This year, 2020, marks the 25th anniversary of the founding of the Congregation of the Dominican Sisters of Hope. As a relatively new congregation of women religious, it is the result of the union of the former Dominican Sisters of Newburgh, New York, the Dominican Sisters of Ossining, New York, and the Dominican Sisters of Fall River, Massachusetts. They were officially proclaimed a new congregation on July 20, 1995. To celebrate their silver jubilee, they are planning a special series of events at their Center of Hope in Ossining. The first of these was a reflection day on Jan. 12 led by Sister of Charity of the Incarnate Word Teresa Maya, former president of LCWR. Maya's theme was "Hope: The Gift of Communion."
Whether it is a single person or a corporate entity, the 25th anniversary of one's existence is a milestone to celebrate.
The Dominican Sisters of Hope acted on the call to start a new congregation. Every one of us who was present for the moment when we knew we were called to be "Hope" knew it was a moment of the Spirit — a movement of the Spirit within our corporate body. We've shared the story of that moment, over and over again, with friends, family and colleagues, and the story never gets old. The story hasn't aged, but we have.
Because of that, in this anniversary year, we are looking at ourselves and our mission through new lenses, with new gratitude, with acquired wisdom.
This year will be a time to explore how we are being called to go deeper into hope, and find more life. To discover how hope is calling us and exciting us to be new now at this stage of our individual lives and our corporate life, we called upon Sr. Teresa Maya to join us in that reflection and asked if she would share the promptings of the Spirit which she would feel when she dared to put on the mantle of hope.
The following are my reflections on that day and what I felt she gave us as "prompts for a hope-filled life" as we move into the future. I decided to place them in three categories: those by which I was encouraged, those that surprised me, and those that remain a challenge.
By the very title Teresa chose, I was encouraged that she put flesh on hope. Hope is one of the theological virtues, and we can sometimes get caught up with any one of them as a mere idea/ideal.
Early on, Teresa reminded us that hope becomes real because of those whom we encounter in community, whether that community is those with whom we live daily life, or work, or randomly co-create the many environments in which we live.
The heroics called for in each of these communities lies in the execution of and the attention we give to the smallest of details — exercising our commitment to the present moment wherever we find ourselves. Teresa emphasized through so many examples that it is in being with others and for others that we encounter the Divine. Surprisingly, we discover the Divine under human cover.
Teresa also encouraged us to connect to the gift of our universe and how intertwined our life is with all of creation. The story of the universe is our story. The varying styles and shapes and colors the universe puts before us bring us face to face with a multifaceted Creator. Teresa shared an ongoing love affair she has with the shape of all things spiral. She is drawn by that shape and lured into its pull to go deeper and deeper into the Divine.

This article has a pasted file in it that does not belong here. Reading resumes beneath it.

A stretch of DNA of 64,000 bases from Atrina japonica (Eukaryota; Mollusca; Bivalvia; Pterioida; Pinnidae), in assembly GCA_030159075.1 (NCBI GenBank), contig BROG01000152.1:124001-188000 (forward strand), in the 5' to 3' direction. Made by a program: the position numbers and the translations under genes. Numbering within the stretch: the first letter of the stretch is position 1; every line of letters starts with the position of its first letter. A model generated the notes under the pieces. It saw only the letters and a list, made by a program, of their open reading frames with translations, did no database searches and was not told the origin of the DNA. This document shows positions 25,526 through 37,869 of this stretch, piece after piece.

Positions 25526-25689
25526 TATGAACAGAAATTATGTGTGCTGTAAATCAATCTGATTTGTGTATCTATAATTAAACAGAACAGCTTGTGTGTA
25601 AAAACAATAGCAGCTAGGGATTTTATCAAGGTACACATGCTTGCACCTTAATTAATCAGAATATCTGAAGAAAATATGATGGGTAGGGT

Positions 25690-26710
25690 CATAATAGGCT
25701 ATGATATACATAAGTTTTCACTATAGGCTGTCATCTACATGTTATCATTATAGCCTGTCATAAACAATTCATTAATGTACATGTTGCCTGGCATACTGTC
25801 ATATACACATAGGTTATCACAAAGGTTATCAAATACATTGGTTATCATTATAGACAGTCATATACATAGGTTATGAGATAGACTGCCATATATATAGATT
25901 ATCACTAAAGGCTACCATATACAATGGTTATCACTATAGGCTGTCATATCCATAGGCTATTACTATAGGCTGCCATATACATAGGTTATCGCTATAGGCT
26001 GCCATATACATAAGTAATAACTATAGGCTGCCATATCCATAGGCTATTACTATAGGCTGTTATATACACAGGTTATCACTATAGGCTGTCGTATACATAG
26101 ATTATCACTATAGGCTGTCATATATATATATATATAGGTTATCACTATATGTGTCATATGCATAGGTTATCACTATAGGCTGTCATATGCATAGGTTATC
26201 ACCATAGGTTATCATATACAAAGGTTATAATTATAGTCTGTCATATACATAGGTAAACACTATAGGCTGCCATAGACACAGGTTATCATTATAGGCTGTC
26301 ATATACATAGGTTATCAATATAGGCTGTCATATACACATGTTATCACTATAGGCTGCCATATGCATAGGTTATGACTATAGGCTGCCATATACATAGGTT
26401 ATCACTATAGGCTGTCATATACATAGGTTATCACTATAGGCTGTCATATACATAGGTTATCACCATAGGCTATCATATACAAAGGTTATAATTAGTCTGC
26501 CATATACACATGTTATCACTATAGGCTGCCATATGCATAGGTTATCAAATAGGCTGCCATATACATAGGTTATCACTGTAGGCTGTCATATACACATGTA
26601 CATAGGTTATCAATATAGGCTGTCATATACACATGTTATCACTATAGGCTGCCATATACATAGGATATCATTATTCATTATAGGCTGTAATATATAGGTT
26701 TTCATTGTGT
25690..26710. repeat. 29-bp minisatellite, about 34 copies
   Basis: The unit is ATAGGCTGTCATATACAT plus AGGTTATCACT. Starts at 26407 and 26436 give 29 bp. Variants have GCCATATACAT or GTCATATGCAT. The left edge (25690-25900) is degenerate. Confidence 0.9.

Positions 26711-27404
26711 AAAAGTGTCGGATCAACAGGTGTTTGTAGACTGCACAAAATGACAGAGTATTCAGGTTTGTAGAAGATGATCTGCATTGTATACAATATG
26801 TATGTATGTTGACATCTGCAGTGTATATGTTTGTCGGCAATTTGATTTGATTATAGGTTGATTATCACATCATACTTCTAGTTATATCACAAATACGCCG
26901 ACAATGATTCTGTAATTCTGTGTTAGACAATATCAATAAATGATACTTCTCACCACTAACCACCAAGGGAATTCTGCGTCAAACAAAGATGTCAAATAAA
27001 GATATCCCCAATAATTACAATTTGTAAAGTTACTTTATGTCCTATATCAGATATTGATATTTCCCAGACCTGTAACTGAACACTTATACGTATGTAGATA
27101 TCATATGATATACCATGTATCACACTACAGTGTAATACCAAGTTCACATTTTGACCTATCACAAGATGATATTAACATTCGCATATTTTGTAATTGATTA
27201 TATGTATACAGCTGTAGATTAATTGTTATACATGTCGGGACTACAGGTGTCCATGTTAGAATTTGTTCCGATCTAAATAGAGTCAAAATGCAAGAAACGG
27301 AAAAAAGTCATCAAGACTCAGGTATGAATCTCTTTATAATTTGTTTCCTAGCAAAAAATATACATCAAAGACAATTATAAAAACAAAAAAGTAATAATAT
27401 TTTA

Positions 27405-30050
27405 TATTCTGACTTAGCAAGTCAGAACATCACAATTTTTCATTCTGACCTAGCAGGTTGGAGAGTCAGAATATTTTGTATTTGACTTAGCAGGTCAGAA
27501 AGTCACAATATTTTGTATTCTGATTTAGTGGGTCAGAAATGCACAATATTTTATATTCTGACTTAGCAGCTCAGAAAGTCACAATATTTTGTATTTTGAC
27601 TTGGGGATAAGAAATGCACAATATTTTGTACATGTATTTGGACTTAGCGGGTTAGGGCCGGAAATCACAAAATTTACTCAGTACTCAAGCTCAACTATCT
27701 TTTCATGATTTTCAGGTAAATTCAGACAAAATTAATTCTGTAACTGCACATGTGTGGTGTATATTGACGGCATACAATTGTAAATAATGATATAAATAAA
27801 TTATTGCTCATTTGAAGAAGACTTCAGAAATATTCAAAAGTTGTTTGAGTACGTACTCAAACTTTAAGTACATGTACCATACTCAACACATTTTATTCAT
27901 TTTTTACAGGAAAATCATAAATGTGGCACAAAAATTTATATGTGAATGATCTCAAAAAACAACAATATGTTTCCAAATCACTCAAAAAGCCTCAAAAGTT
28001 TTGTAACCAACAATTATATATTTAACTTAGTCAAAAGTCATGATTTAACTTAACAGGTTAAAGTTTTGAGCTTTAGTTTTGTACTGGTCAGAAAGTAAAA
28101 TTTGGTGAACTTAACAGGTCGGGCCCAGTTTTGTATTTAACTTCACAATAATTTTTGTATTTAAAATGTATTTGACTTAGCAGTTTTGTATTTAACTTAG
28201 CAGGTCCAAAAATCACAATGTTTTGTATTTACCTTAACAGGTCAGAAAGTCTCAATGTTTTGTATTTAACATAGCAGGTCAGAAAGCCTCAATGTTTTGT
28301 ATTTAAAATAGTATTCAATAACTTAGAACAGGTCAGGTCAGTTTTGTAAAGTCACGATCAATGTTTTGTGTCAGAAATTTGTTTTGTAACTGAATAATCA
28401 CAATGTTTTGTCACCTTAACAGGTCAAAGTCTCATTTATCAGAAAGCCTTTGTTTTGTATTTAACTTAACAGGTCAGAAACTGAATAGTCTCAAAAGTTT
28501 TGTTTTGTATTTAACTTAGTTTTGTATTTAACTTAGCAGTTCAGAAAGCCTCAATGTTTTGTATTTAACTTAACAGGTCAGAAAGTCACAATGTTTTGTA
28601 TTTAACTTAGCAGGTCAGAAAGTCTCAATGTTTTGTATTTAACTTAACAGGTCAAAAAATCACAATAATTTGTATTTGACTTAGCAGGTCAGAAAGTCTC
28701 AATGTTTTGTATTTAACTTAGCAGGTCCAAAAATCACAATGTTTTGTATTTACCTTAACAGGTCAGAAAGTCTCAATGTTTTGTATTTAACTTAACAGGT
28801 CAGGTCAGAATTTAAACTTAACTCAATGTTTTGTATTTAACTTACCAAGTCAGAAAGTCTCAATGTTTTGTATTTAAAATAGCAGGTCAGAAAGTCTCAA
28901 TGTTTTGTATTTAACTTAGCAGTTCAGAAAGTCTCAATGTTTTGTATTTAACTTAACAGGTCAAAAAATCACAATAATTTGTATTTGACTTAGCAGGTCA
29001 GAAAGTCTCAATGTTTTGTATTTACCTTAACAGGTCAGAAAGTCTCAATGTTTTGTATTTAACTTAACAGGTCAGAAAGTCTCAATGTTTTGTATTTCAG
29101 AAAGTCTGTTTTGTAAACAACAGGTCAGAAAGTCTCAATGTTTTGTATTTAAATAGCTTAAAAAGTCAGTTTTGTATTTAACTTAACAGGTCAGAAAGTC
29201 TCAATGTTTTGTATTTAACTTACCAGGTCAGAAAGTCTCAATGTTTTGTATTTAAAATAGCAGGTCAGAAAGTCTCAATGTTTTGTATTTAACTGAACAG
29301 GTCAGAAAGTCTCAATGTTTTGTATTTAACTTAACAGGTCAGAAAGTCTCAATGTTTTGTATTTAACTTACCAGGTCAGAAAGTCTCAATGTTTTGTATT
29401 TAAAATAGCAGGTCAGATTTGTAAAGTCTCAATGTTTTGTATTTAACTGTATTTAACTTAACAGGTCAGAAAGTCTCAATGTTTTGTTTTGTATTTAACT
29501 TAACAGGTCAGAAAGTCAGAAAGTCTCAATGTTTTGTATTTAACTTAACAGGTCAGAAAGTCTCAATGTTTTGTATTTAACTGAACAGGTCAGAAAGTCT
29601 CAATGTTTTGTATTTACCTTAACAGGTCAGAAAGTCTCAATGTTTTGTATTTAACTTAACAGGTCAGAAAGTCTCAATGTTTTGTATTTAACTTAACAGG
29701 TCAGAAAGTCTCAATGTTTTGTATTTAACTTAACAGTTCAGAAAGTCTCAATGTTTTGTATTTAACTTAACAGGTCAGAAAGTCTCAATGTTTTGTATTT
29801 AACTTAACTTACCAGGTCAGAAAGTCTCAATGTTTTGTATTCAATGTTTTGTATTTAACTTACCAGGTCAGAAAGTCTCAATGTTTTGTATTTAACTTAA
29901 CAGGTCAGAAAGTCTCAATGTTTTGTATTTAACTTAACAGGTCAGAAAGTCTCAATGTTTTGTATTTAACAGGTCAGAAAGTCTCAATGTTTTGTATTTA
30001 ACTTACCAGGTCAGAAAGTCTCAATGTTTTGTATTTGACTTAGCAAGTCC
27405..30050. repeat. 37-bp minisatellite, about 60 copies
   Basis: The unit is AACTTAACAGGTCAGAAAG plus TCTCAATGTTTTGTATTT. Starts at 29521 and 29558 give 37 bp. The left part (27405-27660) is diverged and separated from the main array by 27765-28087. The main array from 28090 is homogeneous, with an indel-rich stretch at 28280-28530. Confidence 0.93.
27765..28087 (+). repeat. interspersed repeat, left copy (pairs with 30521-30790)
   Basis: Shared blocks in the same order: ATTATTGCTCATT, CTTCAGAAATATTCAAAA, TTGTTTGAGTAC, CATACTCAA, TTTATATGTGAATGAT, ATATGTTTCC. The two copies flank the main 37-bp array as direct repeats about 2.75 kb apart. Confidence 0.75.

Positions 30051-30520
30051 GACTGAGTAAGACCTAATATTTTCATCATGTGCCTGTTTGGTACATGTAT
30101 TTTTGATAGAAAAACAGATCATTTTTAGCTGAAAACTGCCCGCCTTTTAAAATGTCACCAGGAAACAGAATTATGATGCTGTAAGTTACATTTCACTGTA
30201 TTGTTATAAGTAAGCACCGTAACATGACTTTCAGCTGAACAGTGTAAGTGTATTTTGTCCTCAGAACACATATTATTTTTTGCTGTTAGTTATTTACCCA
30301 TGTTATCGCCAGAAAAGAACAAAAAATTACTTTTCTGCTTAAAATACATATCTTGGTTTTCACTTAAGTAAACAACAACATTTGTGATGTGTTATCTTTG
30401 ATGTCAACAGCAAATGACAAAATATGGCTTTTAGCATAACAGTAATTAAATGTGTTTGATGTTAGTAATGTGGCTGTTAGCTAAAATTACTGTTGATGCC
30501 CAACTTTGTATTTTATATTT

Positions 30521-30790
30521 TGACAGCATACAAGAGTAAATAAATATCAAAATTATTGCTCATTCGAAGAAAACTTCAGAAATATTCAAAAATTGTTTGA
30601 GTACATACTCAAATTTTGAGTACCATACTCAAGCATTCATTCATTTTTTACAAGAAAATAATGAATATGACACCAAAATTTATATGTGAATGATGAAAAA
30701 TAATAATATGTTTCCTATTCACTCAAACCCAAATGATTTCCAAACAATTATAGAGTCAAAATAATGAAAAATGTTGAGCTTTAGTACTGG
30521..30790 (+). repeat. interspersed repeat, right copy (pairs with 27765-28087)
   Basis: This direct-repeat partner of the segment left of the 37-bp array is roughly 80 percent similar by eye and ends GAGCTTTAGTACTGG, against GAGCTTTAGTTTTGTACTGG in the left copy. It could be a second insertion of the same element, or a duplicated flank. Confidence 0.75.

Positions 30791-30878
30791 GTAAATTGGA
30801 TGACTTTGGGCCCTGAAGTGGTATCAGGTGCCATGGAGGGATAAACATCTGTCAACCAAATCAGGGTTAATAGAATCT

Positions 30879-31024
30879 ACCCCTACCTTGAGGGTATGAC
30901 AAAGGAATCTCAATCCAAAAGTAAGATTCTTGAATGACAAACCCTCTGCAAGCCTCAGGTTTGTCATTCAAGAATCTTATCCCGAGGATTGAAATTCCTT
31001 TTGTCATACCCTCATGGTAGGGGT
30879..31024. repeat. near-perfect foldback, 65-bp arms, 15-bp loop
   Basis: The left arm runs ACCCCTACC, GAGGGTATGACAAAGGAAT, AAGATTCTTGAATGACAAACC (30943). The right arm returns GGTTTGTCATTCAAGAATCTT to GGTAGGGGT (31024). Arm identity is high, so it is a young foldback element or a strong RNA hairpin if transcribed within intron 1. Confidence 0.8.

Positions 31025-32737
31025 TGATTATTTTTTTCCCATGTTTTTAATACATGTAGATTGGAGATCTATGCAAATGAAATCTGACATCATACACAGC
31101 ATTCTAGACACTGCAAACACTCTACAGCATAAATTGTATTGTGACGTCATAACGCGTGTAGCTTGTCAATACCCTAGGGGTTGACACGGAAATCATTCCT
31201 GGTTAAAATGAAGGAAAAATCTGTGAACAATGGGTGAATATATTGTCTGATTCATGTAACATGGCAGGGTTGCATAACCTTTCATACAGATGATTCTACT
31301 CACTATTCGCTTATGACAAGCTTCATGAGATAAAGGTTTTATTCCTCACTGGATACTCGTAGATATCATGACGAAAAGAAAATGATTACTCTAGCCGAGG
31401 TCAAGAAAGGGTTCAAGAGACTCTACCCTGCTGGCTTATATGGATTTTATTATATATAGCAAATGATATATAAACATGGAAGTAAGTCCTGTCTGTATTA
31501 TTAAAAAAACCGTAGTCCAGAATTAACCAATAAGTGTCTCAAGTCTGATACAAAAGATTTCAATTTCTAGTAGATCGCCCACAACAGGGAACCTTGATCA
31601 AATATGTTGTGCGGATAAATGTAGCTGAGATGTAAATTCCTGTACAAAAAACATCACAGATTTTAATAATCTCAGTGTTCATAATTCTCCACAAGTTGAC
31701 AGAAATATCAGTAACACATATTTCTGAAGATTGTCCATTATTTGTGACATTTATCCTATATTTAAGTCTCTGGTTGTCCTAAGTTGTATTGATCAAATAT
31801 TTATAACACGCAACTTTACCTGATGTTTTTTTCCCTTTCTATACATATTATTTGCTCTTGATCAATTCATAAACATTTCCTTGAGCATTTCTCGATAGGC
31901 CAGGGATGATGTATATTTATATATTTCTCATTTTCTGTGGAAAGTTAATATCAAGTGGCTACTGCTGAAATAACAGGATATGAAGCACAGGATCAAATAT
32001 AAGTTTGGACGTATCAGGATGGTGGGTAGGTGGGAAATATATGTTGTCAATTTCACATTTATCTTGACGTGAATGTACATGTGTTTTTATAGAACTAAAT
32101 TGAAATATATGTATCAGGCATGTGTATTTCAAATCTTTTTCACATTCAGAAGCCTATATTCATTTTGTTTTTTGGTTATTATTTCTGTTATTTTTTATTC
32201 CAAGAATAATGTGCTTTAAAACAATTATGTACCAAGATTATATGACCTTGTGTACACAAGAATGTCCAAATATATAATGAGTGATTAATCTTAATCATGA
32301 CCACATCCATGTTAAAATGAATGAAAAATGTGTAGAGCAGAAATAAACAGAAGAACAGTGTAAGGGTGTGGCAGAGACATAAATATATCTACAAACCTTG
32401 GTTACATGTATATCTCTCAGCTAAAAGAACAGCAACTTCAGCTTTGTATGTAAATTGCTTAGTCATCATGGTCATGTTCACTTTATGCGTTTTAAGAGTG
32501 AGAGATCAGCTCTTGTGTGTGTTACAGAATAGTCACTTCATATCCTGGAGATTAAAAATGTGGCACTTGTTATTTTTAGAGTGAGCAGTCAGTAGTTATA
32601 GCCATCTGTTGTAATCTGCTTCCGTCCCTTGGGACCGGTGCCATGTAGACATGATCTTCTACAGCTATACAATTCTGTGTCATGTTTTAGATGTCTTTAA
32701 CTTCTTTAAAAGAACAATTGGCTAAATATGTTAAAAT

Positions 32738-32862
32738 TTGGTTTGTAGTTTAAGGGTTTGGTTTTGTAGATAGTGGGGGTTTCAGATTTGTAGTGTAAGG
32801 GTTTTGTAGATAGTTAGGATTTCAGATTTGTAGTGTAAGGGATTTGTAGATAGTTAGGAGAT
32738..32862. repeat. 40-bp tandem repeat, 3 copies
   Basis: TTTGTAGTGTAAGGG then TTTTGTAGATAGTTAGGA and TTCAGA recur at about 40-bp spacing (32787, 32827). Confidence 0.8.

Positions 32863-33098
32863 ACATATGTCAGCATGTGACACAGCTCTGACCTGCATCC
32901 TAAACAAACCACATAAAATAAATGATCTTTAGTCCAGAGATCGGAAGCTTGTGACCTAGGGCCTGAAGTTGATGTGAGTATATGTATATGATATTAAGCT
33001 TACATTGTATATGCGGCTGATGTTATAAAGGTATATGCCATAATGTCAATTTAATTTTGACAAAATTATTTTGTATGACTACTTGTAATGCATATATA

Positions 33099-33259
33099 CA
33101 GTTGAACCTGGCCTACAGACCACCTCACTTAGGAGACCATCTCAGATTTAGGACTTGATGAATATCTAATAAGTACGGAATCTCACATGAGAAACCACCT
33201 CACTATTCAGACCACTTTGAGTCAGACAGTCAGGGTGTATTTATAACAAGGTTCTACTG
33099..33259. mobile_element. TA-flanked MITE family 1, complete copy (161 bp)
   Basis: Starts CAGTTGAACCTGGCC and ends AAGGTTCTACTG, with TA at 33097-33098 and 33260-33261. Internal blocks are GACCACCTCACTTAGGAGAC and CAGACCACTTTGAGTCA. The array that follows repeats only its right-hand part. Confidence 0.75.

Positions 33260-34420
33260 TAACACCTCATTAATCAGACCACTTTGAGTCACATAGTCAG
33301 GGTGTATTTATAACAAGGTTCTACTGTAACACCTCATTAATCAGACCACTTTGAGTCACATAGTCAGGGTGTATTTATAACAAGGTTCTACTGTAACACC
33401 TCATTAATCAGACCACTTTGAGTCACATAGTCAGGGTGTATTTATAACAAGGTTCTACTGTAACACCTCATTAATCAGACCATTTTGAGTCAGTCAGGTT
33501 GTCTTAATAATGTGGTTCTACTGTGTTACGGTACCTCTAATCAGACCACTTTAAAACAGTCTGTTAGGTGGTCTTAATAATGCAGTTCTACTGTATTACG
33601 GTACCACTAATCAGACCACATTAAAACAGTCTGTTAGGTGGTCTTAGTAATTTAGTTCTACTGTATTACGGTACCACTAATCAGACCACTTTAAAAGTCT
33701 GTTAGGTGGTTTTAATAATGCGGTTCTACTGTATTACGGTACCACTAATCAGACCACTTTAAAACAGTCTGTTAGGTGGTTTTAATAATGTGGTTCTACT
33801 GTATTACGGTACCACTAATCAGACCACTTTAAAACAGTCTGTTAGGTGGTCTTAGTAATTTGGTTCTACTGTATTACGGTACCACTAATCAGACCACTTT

What surprised me that day were the sample quotes she shared from the writings of both Pope Francis and Pope Benedict XVI. Francis' words generally were more familiar, at least with the subjects more recent in my memory. She noted that Benedict wrote three encyclicals, one on each of the theological virtues. But I was stopped dead in my tracks when she quoted Benedict from his encyclical Spe Salvi, "Saved in Hope."
Elaborating on hope, Benedict wrote: "Faith is the substance of hope."
Teresa emphasized that he used the word substance "in its fullest theological sense." That caught me off guard. "Fullest theological sense," she explained, meant that it had the weight of the words we now use in the Credo at Mass — "consubstantial with the Father" — of the same substance as the Father.
Hope and faith are intertwined. Hope and faith are about the future. In fact, she went as far to say, "Faith draws the future into the present. The fact that the future exists changes the present. All that God requires of us is that we do our part."
This pairing of hope and faith is an intoxicating combination. This definition of hope as being of the same substance as the faith we say we exercise — of the faith we say we are grounded in — is something that will take me years to live into! I was caught by these words and then I began to wonder how much else I not given much attention to, during the brief eight years of Benedict's papacy? And so to Pope Benedict I say, "Mea culpa."
And it put me face to face with the fact that I want to know more of what Francis is saying in his writings now. And even more broadly, I wonder: "What else and who else do I now either consciously or unconsciously ignore?"
The challenges that I've taken from this one day have spilled over into some of the simplest of things:
- Don't take community for granted.
- Be slower in judging others and myself.
- Enjoy the now more fully, in whatever form it takes.
- Embrace fears; maybe even be brave enough to run toward them.
- Be grateful that today has happened.
If you too would like to consider challenges to your life through the gift of hope, you can access Teresa Maya's complete day with us here.
The thread of grace she wove for us, we're happy to share with you.
[Jo-Ann Iannotti is a Dominican Sister of Hope. She recently retired as art and spirituality coordinator at Wisdom House Retreat and Conference Center in Litchfield, Connecticut.]
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